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At a glance – Ramadan

Fasting plays an important role in many major religions and is a central feature in all the Abrahamic faiths. In Islam, adult Muslims, who are able to, are required to fast during the month of Ramadan.

Fasting has been ordained to improve mindfulness of Allah (God) in Muslims’ day-to-day lives. For this reason, Ramadan is a time of prayer and self-reflection, where Muslims are encouraged to read the Qur’an, increase in their charitable giving and in worship. These acts engender a sense of gratitude, self-discipline and restraint, which should continue throughout the year.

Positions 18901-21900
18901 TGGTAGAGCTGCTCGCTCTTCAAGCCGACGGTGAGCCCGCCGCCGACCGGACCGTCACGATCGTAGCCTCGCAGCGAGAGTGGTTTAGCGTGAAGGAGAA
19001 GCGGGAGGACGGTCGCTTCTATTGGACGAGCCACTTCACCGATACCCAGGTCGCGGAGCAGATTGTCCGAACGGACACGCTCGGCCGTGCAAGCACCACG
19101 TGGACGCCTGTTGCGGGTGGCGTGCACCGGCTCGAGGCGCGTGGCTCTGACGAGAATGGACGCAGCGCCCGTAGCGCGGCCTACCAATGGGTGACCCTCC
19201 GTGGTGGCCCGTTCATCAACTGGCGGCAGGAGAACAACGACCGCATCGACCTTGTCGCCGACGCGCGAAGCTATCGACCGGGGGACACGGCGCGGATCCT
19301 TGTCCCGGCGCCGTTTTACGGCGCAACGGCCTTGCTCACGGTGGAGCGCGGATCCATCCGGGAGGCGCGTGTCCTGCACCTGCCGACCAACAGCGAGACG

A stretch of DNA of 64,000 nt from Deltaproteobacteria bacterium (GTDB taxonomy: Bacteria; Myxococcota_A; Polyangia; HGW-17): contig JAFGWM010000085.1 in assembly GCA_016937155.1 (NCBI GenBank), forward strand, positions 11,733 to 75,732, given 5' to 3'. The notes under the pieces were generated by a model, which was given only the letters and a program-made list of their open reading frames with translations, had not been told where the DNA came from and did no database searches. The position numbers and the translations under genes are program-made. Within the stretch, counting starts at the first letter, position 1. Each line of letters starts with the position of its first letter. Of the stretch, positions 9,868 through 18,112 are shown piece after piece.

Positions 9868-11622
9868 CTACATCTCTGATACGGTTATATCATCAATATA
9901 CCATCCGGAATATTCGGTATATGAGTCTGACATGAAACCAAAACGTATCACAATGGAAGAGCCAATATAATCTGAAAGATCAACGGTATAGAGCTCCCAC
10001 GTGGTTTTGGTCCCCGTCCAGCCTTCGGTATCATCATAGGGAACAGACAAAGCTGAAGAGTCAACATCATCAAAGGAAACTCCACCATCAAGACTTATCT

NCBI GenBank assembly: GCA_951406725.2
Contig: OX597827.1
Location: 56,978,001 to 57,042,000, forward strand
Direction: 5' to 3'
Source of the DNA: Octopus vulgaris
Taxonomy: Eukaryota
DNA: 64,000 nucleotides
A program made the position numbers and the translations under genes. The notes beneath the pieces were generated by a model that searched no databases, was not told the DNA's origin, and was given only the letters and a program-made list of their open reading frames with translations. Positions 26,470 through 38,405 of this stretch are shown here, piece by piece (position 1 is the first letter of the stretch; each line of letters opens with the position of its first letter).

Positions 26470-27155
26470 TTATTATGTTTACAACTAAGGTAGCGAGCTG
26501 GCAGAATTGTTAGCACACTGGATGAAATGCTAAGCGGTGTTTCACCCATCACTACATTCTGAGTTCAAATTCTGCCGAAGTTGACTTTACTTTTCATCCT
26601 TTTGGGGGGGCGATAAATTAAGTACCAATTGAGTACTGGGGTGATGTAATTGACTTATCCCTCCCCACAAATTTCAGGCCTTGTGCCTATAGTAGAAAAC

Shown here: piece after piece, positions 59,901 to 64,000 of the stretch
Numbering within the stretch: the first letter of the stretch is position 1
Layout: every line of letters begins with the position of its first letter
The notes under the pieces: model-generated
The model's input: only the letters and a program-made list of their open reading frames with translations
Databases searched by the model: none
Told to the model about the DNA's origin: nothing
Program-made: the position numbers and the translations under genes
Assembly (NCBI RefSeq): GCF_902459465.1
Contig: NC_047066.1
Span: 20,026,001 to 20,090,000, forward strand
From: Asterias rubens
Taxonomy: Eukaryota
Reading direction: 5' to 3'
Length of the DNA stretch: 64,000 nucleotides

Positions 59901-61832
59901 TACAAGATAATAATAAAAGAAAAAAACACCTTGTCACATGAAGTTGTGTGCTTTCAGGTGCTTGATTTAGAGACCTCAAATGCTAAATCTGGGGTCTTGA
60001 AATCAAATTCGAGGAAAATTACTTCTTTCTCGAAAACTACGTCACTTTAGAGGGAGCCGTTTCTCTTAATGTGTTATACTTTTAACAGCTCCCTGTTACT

As Ramadan and Eid-ul-Fitr will occur during the projected peak of the COVID-19 outbreak, this guidance includes specific advice to address the implications of this for the NHS.